As cheese is expensive, Jacques says you shouldn't waste it and shares this easy recipe that uses up leftover bits.
Jacques says, "A specialty of my father, fromage fort (“strong cheese”) is made of leftover pieces of cheese – any kind – that are pureed in a food processor and seasoned with garlic and white wine. It’s best on bread or toast. As a child, I would spread the cheese mixture on a thick slab of country bread, impaled the bread on a fork, and then hold it in the fireplace, with the cheese side as close as possible to the fire. When the cheese bubbled and a nice glaze formed, I would rub the crusty cheese with a piece of butter and eat it piping hot. Although I have a strong attachment to that early memory, I find that the toasts glaze just as well when placed under the broiler for a few minutes. Refrigerated, this original and economical cheese combination will keep for a week or two. If you use only unsalted cheeses, or a large amount of unsalted farmer’s cheese, for example, you may want to add a little salt. Usually, however, the cheese itself is salty enough so that additional salt is not needed."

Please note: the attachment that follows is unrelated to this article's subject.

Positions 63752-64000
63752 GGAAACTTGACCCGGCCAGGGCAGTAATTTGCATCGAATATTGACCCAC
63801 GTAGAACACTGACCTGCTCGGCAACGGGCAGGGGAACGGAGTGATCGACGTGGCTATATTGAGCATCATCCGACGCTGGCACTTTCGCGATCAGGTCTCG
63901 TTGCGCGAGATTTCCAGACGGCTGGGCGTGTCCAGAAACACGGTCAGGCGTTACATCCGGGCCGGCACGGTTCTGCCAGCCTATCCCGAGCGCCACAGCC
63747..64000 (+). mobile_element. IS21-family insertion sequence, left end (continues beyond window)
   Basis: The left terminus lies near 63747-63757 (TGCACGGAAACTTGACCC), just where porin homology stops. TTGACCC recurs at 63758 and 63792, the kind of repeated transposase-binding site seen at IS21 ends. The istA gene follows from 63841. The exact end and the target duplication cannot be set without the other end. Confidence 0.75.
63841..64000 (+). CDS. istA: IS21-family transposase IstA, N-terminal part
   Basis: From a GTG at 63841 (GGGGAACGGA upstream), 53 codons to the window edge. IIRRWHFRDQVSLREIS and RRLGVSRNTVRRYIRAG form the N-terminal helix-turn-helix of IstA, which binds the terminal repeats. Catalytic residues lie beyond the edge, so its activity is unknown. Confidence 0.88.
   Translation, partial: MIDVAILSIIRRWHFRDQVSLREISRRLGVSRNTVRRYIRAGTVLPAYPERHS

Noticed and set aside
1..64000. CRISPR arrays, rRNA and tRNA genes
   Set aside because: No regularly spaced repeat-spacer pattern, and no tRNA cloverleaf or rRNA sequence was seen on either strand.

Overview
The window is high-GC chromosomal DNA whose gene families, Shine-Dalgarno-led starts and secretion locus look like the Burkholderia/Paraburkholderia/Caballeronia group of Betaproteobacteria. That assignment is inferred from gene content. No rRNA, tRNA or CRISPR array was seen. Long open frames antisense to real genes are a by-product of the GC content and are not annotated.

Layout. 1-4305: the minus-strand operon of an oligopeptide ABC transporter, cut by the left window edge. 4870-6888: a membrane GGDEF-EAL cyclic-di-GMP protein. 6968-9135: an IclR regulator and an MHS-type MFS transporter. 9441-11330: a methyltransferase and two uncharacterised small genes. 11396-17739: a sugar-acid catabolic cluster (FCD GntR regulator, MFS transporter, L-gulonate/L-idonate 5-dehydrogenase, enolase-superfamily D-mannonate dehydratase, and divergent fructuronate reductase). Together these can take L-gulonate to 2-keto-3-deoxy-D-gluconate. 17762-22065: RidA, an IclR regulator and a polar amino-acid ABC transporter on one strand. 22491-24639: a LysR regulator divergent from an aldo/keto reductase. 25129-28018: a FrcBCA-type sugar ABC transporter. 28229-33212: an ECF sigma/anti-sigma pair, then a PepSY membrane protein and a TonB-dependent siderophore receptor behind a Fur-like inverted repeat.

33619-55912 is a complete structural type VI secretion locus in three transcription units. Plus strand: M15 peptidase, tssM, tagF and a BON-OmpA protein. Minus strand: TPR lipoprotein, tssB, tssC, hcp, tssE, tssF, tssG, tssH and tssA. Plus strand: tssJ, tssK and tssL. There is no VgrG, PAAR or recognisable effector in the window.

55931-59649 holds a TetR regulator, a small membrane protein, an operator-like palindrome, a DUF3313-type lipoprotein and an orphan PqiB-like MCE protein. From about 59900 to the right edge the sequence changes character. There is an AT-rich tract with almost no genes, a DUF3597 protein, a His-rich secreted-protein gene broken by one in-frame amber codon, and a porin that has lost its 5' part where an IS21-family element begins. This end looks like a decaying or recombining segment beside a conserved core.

PRO TIP: This spread can be frozen and defrosted once ready to serve.
And not only is Jacques a culinary legend, but he’s also an amazing artist — and his new book Menus: A Book for Your Meals and Memories combines the two. (It made this year's list of Oprah’s Favorite Things!)
Recipe adapted from "Essential Pepin" by Jacques Pepin. Copyright © 2011 by Jacques Pepin. Used with permission by Rux Martin/Houghton Mifflin Harcourt. All rights reserved.
- 3 to 4 cloves garlic
- 1 pound leftover cheeses (a combination of as many hard and soft varieties as you like—such as Brie, cheddar, Swiss, blue, mozzarella, and/or goat), trimmed if necessary to remove dried-out places or mold
- ½ cup dry white wine, leek broth, or vegetable broth, or a mixture of these
- Salt, if needed
- 1 teaspoon freshly ground black pepper
- Bread or toast, for serving
With the motor running, drop the garlic into a food processor and process for a few seconds, until coarsely chopped. Add the cheeses, white wine and/or broth, salt (if needed), and pepper, and process for 30 to 45 seconds, until the mixture is soft and creamy. Transfer to a crock, cover with plastic wrap, and refrigerate until ready to use.
To serve, spread generously on slices of bread or toast and eat cold; or arrange on a tray and broil for a few minutes to melt the cheese before serving.